During the testing, the human stood silently at the center of the wall opposite of pig entry and did not interact with or move toward the pigs. Barrow behavior was collected on video and was analyzed by one person using Observer software to decode activity, number of defecations, escape attempts, freezing behavior and pig interaction with the human.

Results

Low-RFI barrows were less active within the arena (P < 0.0001), defecated fewer times (P = 0.002), performed fewer escape attempts (P = 0.001), froze fewer times (P < 0.0001) and spent 2% less time freezing (P = 0.05) compared to high-RFI barrows. These behaviors suggest that low-RFI (more feed efficient) barrows were less stressed during the human approach test compared to high-RFI (less feed efficient) barrows. Interestingly, low-RFI barrows took 48 seconds longer to first make contact with the human compared to the high-RFI barrows (P = 0.04), which may suggest that low-RFI barrows are slower-moving or spend more time investigating the arena prior to interacting with the human. Similar to the ACTH challenge, the behavioral results suggest lower-stress responsiveness to the human approach test in the low-RFI (more feed efficient) barrows compared to the high-RFI (less feed efficient) barrows.

Overall, these findings suggest that low-RFI pigs may be better at coping with stressful events, which in turn likely contributes to their increased feed efficiency. Furthermore, these findings are important to the swine industry because they show that pigs can undergo genetic selection for improved feed efficiency without negatively impacting swine welfare in regards to the stress response.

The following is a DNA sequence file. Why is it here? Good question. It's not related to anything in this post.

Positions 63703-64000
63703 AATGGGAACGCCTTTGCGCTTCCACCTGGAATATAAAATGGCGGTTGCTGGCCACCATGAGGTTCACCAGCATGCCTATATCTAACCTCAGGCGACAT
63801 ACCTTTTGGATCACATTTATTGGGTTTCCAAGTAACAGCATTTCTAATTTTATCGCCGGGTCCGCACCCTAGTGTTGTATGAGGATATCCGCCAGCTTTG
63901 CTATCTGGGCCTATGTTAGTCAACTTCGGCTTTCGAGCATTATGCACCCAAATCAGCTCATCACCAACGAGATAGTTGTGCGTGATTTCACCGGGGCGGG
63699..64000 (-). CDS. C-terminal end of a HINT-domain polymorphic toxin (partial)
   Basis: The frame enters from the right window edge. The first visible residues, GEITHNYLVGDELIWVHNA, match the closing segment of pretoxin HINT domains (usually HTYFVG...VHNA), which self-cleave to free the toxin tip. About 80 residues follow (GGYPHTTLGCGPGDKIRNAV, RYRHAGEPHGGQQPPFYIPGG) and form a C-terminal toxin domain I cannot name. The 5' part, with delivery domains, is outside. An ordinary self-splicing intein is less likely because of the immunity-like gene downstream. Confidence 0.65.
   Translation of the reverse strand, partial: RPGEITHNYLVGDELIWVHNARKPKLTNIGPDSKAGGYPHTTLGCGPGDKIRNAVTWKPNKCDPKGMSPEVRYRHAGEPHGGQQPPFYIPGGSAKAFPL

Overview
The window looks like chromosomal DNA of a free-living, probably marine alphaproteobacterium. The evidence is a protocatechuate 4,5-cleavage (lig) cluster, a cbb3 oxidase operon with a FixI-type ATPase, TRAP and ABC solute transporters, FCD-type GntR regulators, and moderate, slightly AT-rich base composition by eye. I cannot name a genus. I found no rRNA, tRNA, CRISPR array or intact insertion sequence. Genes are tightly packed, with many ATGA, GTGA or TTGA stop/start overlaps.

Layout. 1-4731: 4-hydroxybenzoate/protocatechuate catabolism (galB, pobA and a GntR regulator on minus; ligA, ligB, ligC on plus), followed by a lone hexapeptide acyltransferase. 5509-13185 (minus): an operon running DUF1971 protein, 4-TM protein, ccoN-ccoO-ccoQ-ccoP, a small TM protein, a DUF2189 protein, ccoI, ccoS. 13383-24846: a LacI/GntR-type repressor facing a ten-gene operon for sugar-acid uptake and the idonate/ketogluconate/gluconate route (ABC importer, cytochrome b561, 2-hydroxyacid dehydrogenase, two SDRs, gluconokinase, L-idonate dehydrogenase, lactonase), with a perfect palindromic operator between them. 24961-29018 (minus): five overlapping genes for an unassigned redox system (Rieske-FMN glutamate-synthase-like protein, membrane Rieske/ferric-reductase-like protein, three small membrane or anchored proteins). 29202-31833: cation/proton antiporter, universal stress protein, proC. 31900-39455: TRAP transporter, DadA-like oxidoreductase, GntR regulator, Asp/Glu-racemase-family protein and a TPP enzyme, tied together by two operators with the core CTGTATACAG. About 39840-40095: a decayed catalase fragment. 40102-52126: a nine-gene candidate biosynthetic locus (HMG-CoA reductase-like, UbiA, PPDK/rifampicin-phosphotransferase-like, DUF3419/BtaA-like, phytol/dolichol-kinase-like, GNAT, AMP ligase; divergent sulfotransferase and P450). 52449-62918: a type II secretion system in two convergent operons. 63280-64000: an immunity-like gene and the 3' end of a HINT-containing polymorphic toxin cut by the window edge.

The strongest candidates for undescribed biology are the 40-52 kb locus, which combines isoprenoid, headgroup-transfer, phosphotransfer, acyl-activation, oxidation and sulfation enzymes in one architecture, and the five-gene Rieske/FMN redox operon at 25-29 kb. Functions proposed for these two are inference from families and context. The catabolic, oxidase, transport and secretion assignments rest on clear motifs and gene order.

Researchers: Jessica D. Colpoys, Anna K. Johnson, Nicholas K. Gabler, Department of Animal Science, Iowa State University, Ames, IA. Contact Colpoys at (515) 230-4327 or email [email protected]

 

Acknowledgements

This project was supported by Agriculture and Food Research Initiative Competitive Grant no. 2011-68004-30336 from the USDA National Institute of Food and Agriculture.

Literature cited:

Rydhmer, L., Canario, L., 2014. Behavioral genetics in pigs and relations to welfare. In: Grandin, T., Deesing, M. J. (Eds.), Genetics and the Behavior of Domestic Animals. Academic Press, San Diego, CA, pp. 397-434.